Lessons learned from Catholic-Jewish relations can help heal other divides in the U.S., according to several experts.
Amid multiple crises such as COVID, racism and antisemitism, “many if not all of us have been tempted at times to fall into the darkness of despair,” said Father Walter Kedjierski, executive director of the U.S. bishops’ Secretariat for Ecumenical and Interreligious Affairs.
But the fact that many Catholics would now find it “unthinkable” to “(walk) away from friendships with Jewish people” is a sign that “we have grown in our respect for each other,” proving that broader change is possible, he said.
Father Kedjierski shared his insights during a recent webinar hosted by the Institute for Jewish-Catholic Relations (IJCR) at St. Joseph’s University.
Founded in 1967, the IJCR is the oldest university center of its kind in the U.S. created in response to the Second Vatican Council’s call for increased interfaith dialogue.
Last month, the IJCR hosted “Dialogue as an ‘Exchange of Gifts:’ How the Catholic-Jewish Rapprochement Can Enrich American Society,” with Father Kedjierski and fellow presenter Rabbi David Straus reflecting on the hope offered by an ongoing conversation between the two faith traditions.
IJCR co-directors Philip Cunningham and Adam Gregerman moderated the hour-long Sept. 14 webinar, one of several presented by the institute on a regular basis with national and international speakers.
Rabbi Straus pointed to his own collaboration with the U.S. bishops as an example of successful interfaith dynamics. The senior rabbi of Main Line Reform Temple-Beth Elohim in Wynnewood, Rabbi Straus co-chairs the National Council of Synagogues, which regularly consults with the bishops’ ecumenical secretariat.
The partnership demonstrates the significant progress made in Catholic-Jewish relations over the past several decades.
After the horrors of the Shoah — the preferred term for the systematic murder of 6 million Jews during the Second World War — the Catholic Church “engaged in a process of self-examination and reflection that led to no less than a revolution,” said Rabbi Straus.
The Second Vatican Council document Nostra Aetate (“In Our Time”) traced the first steps in this new direction, he said.
Promulgated in 1965, Nostra Aetate affirmed that “God holds the Jews most dear” (Nostra Aetate, 4) and explicitly rejected discrimination and violence “against Jews at any time and by anyone” (Nostra Aetate, 4).
Such persecution had been formalized by a centuries-old “theology of contempt” that denounced Jews as the murderers of Christ, said both Rabbi Straus and Father Kedjierski.
They added that Nostra Aetate itself was the product of inspired Catholic-Jewish dialogue.
In 1947, renowned Jewish academic Jules Isaac, who lost his family after the Nazi invasion of France, published “Jésus et Israël,” the first full analysis of Christian anti-Judaism. Later that year, he helped formulate the International Council of Christians and Jews’ “Ten Points of Seelisburg,” which stressed Christianity’s need to recover a historically and theologically accurate understanding of Judaism.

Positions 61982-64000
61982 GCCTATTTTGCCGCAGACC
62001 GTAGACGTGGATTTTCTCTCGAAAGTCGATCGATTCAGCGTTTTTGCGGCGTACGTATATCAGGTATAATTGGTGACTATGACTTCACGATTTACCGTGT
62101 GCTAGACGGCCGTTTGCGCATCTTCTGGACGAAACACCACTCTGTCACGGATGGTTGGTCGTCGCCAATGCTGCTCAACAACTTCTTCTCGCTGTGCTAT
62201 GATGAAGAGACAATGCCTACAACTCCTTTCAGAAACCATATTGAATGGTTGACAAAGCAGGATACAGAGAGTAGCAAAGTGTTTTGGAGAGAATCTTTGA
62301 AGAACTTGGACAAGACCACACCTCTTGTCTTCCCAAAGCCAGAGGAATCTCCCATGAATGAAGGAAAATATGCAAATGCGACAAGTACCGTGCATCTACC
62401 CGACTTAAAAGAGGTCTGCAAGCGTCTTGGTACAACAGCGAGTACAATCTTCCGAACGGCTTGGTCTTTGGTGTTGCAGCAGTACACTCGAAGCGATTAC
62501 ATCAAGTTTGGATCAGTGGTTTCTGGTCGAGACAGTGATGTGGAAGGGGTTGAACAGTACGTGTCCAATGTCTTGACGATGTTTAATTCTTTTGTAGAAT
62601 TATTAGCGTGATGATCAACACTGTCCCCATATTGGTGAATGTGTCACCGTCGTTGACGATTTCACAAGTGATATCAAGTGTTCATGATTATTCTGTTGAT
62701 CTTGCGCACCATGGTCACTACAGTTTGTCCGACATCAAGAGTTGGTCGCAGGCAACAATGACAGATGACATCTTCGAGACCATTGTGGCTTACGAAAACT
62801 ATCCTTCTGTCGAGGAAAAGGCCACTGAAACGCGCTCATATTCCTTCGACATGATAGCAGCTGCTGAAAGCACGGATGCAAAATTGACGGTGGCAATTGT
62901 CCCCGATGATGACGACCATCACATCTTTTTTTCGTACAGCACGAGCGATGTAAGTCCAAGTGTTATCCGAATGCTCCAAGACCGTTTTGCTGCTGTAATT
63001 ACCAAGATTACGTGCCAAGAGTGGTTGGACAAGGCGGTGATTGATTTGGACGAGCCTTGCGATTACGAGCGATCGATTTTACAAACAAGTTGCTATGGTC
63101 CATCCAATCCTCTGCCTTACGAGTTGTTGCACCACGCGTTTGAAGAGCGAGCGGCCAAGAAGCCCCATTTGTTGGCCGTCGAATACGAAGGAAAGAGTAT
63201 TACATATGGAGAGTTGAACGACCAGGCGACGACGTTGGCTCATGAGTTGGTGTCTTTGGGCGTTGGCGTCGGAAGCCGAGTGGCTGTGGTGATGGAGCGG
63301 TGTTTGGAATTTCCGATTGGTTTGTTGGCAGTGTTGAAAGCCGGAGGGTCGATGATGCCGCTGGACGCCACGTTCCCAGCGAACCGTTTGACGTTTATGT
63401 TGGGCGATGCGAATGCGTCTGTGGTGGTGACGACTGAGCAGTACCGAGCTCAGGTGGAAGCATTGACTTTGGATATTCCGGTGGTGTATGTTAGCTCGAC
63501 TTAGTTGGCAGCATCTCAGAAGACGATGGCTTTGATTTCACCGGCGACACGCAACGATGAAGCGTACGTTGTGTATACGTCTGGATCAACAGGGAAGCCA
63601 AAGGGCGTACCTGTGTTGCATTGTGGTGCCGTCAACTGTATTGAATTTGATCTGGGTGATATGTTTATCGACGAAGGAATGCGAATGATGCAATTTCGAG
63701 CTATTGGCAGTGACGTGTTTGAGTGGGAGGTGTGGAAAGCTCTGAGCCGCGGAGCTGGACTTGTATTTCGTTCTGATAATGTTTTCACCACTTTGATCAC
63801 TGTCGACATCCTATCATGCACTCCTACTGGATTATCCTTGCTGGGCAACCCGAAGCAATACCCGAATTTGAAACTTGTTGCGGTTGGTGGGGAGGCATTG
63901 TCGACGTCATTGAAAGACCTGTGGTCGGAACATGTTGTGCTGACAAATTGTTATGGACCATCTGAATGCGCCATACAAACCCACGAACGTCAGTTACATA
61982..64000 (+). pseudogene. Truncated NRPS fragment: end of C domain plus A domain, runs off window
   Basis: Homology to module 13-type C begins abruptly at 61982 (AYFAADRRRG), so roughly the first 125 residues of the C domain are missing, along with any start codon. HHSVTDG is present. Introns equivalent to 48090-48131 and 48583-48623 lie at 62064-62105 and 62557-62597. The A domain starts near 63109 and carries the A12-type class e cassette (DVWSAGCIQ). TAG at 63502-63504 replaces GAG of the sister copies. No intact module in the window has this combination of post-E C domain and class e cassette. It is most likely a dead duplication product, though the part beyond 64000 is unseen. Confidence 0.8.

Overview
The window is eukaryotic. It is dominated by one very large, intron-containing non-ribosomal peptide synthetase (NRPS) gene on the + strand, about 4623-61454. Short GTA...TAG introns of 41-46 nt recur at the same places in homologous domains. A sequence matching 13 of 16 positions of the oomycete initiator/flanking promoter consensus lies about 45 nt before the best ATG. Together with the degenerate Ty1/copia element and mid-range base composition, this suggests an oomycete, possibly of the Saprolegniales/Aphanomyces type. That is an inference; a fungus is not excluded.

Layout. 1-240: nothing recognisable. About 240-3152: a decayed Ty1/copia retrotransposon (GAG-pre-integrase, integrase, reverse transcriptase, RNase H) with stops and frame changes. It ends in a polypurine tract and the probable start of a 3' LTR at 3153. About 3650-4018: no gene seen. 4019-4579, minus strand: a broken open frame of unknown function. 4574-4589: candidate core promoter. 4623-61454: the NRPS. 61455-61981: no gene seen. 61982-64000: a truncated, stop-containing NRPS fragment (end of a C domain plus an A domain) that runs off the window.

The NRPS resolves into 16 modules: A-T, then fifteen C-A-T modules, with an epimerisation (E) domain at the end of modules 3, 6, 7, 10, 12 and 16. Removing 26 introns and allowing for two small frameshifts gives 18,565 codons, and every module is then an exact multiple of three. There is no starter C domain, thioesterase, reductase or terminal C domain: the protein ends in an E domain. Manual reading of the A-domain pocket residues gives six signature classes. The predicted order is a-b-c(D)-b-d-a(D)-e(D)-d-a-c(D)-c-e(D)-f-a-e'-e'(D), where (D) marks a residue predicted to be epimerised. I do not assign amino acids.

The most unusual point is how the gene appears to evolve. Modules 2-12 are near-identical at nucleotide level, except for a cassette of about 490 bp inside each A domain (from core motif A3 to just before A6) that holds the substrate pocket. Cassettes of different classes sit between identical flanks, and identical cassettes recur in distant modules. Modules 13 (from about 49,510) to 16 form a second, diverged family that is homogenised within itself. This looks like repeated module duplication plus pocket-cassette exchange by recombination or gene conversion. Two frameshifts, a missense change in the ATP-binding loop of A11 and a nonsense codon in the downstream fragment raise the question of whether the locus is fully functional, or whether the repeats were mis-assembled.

Isaac met with Pope Pius XII in 1949, but it was his 1960 encounter with Pope John XXIII (who as Cardinal Roncalli had helped thousands of Jews to flee the Nazis) that spurred the church to act on the issue.
Rabbi Straus described Nostra Aetate as “a model for a paradigm shift” and a pattern for “how to make a moment into a movement.”
Central to that task is the creation of genuine dialogue, which Pope St. John Paul II (referencing Vatican II’s Lumen Gentium) called “an exchange of gifts,” said Father Kedjierski.
Those who seek this exchange are courageous enough to recognize the “historical cautiousness of the other,” he said, due to the painful wounds of injustices, both past and present.
Rabbi Straus said that over the centuries Jews largely faced “expulsion, massacre, discrimination” and a sense of being “used when needed (as a) barely tolerated minority.”
Redressing that legacy — and that of systemic racism toward Black and Indigenous peoples — requires honesty and humility, said both Father Kedjierski and Rabbi Straus.
Listening to “the voices of others … can break the delusions” that lead to complacency and selfishness, Father Kedjierski said.
Rabbi Straus stressed the importance of “affirming (others’) narratives on their terms” as well.
While dialogue has an essential spiritual dimension, Father Kedjierski added, its success is manifested in “tangible action.”
“Apologies, to be genuine, must be lived and demonstrated,” he said.
Above all, said Rabbi Straus, it is vital to believe that “transformation is possible.”
“No matter how deeply painful our past history … (there) has been true change,” he said.
Nostra Aetate serves as “a model for reconciliation” that can be widely applied, he added, since it rests solidly on “at least three foundations,” among them a theological blueprint, the need to cultivate authentic interpersonal connections, and the importance of “sustained institutional relationships.”
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